Moreover, given the overwhelming support to the popular resistance by Tigrayans, many on the ground are looking to the transition to represent the aspiration of the people for maximum autonomy, unity, and inclusivity. Against this backdrop, calls for an inclusive unity government with an assembly or council of all key stakeholders make sense.
Political consensus and priorities will be instrumental in guiding developments effort, ensuring stability, and offering alternative visions for the future of Tigrayan political community. In this respect, the majority of the positions in transitions may be occupied by representatives from political parties. In the case of Tigray, the stakeholders can be broadly divided into three: political parties, the Tigray Defense Forces (TDF), and Civil Society, including the diaspora.
Several proposals were forwarded for possible power sharing at the executive level. One of the political parties, Salsay Weyane Tigrai, proposed 60% for political parties to be shared equally, while 40 per cent to be shared equally between TDF and the Civil Society. Earlier, the Global Society of Tigrayan Scholars advanced the proposal of 25% for TDF, 25% for TPLF, 20% for other political parties and 30 % for civil society. In contrast, the preparation Committee proposed to allocate 30% for TPLF, 15 % for other political parties, 25 % for TDF and 30% for civil society. More essentially, it only proposed the establishment of an executive cabinet body at the regional level without a legislative body (regional assembly) and left the administration’s lower tiers untouched. This undermines the constitutionally guaranteed sovereignty of the people of Tigray to have a legislature and leaves the executive without checks and balances and oversight. These decisions could prove dangerous in eroding the country’s constitution, setting a precedent for a rule by Addis Ababa through dictates.
Research on electoral boycott show that non-participation in transitional processes and elections is more harmful to democratisation than participation, even when that may bestow legitimacy to processes that incumbent authoritarian governments control. Although one can understand opposition frustration over the lack of transparency and inclusion in the preparatory process to an interim administration, to boycott public discussions will certainly not help the case of increasing transparency and plurality, on the contrary it will damage the aspiration of the people Tigray to build a robust democratic political community.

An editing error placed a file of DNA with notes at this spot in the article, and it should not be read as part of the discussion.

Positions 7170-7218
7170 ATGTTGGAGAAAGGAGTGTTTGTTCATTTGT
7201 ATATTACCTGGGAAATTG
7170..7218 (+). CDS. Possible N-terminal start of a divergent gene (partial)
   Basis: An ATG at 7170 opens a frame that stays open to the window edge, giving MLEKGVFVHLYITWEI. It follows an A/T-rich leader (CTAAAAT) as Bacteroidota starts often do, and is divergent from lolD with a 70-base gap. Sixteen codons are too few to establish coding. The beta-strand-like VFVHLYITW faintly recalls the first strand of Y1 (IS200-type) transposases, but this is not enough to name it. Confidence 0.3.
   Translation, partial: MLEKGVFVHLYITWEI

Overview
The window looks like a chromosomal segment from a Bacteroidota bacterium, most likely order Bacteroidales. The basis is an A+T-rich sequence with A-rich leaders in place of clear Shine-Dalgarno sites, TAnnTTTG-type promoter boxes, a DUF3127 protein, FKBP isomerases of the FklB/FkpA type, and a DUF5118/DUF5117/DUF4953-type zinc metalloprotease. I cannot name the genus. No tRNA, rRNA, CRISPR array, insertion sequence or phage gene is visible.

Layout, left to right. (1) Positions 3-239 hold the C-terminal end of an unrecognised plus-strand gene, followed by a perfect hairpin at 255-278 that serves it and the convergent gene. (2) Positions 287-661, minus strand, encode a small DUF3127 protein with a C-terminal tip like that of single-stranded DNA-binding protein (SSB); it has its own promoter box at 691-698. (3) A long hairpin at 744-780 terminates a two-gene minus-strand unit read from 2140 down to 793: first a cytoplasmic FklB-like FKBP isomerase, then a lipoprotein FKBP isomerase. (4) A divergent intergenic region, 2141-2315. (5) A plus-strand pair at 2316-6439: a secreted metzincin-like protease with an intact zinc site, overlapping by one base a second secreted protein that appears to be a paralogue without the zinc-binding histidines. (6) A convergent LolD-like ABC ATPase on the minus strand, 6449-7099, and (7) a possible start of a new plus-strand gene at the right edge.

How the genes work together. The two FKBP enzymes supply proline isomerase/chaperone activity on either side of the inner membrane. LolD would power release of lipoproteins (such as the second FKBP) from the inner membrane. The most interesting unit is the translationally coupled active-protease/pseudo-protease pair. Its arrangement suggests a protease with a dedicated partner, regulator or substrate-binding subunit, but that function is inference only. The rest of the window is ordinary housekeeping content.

Checks-and-balances and anchoring of the IRA
Comparative research on political transitional arrangements indicate that key to advancing democracy in transitional settings is not only the composition of the interim government itself, but rather the checks-and-balances put upon its powers and how the interim arrangement is anchored in local administration.
Constraints, to whatever degree, on the executive reduces the chances of power abuse, and may advance democratic practices and culture. Hitherto, there has been minimal checks-and-balances on the political executive in Tigray, and TPLF has been accustomed to monopolistic rule in the region since assuming power in 1991. A major challenge would thus be for the TPLF to accept that other stakeholders have a legitimate claim to a seat at the decision-making table, and to understand the need of an active and critical role by oversight bodies to restrain their power.
A new interim regional assembly could be the key check on executive power in Tigray. Furthermore, it will also insulate the transitional process from unwarranted interreferences. The representation in the interim regional assembly ought to reflect the same principles as the composition of the IRA; a mix of political parties, TDF, academics/technocrats and civil society representatives – rendering TPLF without a majority position. Ensuring that the assembly is staffed with competent and independent individuals from all sectors of society, would be essential in bestowing it with a societal legitimacy.
The committee to prepare for the interim administration could also have proposed other ad hoc regional institutions of oversight, as for instance locally anchored human rights and ombudsperson representatives. This may be particularly important, as the federal institutions of checks-and-balances, as the judiciary and Ethiopian Human Rights Commission, are not viewed as impartial and autonomous bodies in the eyes of the Tigrayan populace. Lack of legitimate Tigrayan representation in the federal institutions as the House of Representatives and the House of Federation, render these bodies mute as legitimate institutions of checks-and-balances in the eyes of the Tigrayan constituency.